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All Natural and Safe

All Natural and Safe

Faith Gardner

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The Woman Cripplingly Sensitive to Smells met the Man Who Suspected His Skull was Softening on the Online Forum for People with Imaginary Diseases. Before they “met” (i.e., “pinged” each other on the forum, leading to the exchange of off-thread “private messages” and eventually a virtual consummation of real names and email addresses) and fell in love (via Gchat, on July 9, 2:36 a.m., when he typed his first “<3” and she responded with “ditto” and the kissy-faced emoticon “:-*”) both had resigned to lives of quiet, gadget-filled despair. It wasn’t just the imaginary diseases. Both had a real disease too, which was perhaps more dire than the woman’s smell problem and the man’s skull issue. They were agoraphobics, or as they renamed themselves, “domephiliacs.” It wasn’t so much the fear of unpredictability that began outside their doorsteps and ended nowhere. They were more so deeply, abnormally in love with their homes.

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The Man Who Suspected His Skull was Softening had a better reason for his domephilia than the woman did, as he lived in a bungalow near the sea. From his sliding glass window in the dining room, glass of pinot in hand (grigio or noir, depending on the weather), he could sit and watch the frustrated, spitting waves as they climbed the dunes each night. The black hills that flanked the cove burned with the beady yellow eyes of faraway streetlamps. He sent the woman pictures of his many orchids, which a man from town delivered every month, as the Man Who Suspected His Skull was Softening overwatered his orchids and killed them within weeks. Clockwork.

The Woman Cripplingly Sensitive to Smells lived above a fruit market and cigarette store and bus stop. She had to keep her windows closed and nose plugs in at all times. She despised the jaywalkers and street kids that strutted back and forth below her window so much that sometimes she lit matches one by one and held them up to the pane and pretended she was lighting them on fire. Afterward, her tabletop was littered with ash and matches and she would be forced to leave the room because of the smoke. It was a bitter circle. When her drapes were shut, though, the white noise machine shhing pleasantly, she loved her apartment, the salmon-colored walls and doily-like curtains, her daybed with pillows that reminded her of ice cream lumps.

When two domephiliacs fall in love, the difficulties are primarily physical. Love can easily span miles of telephone wires, it can be shot into space and bounced back through plastic machines, no problem. But bodily affections cannot. So the Woman Cripplingly Sensitive to Smells decided she would put all her belongings in bags and boxes and hire movers. She, having not left the apartment since she signed the lease seven years prior, was so anxious she took a double dose of sleeping pills. She paid the movers extra to put her in a human-size box labeled “THIS SIDE UP” and “DELICATE.”

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She awoke to the sound of tape ripping above her head. Her lipstick had dried her lips together like red glue. Various limbs and joints were sore. The flaps opened on the box top and she poked her head out and saw the Man Who Suspected his Skull was Softening, in a shirt with a tux silkscreened on it, his head hidden by a black scuffed motorcycle helmet. Behind the Plexiglas, he was smiling. He had a beard. He ripped the cardboard apart and helped her out. She noted the dust on the night tables, the numerous drooping orchids, the plug-in air fresheners in the room’s corners, and said something vaguely about changes needing to be made. Her boxes and bags were stacked in a corner and the moving men had already been paid to go home.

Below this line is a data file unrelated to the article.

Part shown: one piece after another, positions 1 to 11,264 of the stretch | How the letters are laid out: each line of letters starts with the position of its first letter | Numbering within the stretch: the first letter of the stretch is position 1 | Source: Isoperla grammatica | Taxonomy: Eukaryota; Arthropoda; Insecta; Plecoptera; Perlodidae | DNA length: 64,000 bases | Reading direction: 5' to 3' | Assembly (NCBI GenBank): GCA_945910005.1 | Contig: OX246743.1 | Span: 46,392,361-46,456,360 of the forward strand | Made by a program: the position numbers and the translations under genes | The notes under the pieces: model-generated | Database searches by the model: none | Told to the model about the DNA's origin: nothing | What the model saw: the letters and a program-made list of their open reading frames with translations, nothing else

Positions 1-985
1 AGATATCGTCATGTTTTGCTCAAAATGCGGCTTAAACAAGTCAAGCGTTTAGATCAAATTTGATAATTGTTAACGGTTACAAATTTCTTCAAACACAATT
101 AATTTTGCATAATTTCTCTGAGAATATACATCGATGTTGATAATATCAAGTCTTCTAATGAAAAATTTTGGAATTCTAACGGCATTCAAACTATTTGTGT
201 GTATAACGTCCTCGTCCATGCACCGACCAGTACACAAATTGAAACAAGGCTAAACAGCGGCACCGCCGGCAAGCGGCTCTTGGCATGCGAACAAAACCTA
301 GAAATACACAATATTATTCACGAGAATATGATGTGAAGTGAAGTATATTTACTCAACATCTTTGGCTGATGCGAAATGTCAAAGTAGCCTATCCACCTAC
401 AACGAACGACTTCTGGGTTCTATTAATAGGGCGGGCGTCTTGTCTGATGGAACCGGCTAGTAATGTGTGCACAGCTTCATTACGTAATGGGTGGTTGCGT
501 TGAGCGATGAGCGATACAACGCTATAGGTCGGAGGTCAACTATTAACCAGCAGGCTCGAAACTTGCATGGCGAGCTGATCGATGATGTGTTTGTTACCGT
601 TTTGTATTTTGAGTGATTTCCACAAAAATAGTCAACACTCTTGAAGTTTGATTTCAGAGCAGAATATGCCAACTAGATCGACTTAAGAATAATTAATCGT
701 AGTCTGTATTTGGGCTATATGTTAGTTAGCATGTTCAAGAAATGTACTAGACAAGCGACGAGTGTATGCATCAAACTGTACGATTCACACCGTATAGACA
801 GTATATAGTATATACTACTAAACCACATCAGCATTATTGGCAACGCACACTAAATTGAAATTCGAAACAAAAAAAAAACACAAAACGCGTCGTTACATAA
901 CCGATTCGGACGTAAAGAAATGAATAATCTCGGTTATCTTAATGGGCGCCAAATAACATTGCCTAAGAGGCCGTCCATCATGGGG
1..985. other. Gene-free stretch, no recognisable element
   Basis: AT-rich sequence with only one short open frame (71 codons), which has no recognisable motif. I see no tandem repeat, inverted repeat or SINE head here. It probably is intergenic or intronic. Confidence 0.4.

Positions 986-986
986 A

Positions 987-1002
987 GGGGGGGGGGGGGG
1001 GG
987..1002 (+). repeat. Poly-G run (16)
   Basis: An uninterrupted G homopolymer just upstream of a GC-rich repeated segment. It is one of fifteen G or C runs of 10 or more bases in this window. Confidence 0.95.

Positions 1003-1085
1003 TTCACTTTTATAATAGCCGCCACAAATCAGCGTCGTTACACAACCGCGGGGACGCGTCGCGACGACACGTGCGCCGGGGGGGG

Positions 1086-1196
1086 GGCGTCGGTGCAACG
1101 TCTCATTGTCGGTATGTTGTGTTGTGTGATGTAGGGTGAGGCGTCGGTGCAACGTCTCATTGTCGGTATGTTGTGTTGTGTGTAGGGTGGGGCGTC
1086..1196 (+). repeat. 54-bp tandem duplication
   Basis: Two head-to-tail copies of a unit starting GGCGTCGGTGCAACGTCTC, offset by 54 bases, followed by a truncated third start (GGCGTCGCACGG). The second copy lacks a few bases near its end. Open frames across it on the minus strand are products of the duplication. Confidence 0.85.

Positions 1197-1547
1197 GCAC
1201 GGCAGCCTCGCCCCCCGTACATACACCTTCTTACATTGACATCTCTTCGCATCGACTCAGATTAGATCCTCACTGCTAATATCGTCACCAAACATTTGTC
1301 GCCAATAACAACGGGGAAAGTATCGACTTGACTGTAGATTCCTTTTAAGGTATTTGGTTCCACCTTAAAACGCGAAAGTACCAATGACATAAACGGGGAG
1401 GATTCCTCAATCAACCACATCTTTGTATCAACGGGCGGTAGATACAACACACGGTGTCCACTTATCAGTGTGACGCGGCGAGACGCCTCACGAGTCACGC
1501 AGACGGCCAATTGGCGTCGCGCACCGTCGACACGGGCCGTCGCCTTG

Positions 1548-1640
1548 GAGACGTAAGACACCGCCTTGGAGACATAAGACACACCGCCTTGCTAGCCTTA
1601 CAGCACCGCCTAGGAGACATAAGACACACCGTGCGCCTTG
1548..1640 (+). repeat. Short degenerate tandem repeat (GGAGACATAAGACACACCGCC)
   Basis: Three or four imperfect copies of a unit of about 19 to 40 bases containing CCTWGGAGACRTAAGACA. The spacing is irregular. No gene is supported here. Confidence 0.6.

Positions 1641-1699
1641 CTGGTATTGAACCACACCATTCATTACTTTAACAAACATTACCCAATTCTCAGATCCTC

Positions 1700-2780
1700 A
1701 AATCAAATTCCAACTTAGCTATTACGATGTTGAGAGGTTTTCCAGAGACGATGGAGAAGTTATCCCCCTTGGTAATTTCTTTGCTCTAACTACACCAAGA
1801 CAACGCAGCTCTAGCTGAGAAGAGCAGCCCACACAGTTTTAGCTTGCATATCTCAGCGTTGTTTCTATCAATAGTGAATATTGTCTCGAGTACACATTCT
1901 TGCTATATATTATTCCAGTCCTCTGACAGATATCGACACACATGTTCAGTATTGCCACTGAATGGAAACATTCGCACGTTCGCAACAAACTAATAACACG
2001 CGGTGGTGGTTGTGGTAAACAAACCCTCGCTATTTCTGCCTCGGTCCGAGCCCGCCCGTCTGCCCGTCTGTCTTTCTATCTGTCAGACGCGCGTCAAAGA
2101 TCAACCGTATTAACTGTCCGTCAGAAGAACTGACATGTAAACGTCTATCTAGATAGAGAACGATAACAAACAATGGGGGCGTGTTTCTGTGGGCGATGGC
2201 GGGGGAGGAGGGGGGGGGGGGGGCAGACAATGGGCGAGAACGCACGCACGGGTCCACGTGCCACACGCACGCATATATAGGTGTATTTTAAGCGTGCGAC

The Man Who Suspected his Skull was Softening ordered pizza and poured two glasses of wine, one in a mug because he’d never needed another wine glass until now. He gave her the mug. He parted the curtains and showed her the view of the sea, which she thought was alarmingly close, washing over the shoulders of several backyard lawn gnomes. There was no backyard, really. There was only an ocean. Sand.

“You’ll like the smell,” he told her, pointing to his helmet. “All natural and safe.” His voice was muffled, difficult to understand.

She took out a single nose plug, took one whiff, and put it back in.

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“I don’t know,” she said. She pretended to sip wine.

He guzzled his quickly, through a straw that snaked up inside the helmet. She watched him and though she knew the names of his childhood pets, the reasons he never loved each of his three girlfriends and his favorite shows, she felt like she was sitting in a foreign place with a stranger. As his hand enveloped hers, she was glad for his helmet, a barrier between lips.

It grew dark and her pizza sat uneaten. It looked like a giant diseased tongue and she could imagine how it would smell: putrid, animal. The man seemed content as he finished the bottle, talking with fat-fingered gesticulation about how little the suspected softness of his skull was currently bothering him. He said love could cure his fontanelle. She asked if he ever took his helmet off, even in the shower, and the man shook his head. The woman wondered if there was a smell in the world that could kill a person. She bit her tongue to make sure this mistake called life was a real thing.

Every night, Faith Gardner sleeps on a bed of nails. All of her unpublished novels have been shortlisted for the Booker Prize. She is also a pathological liar. Maybe she has a website and maybe it is faithgardner.com.

All rights reserved to Faith Gardner.

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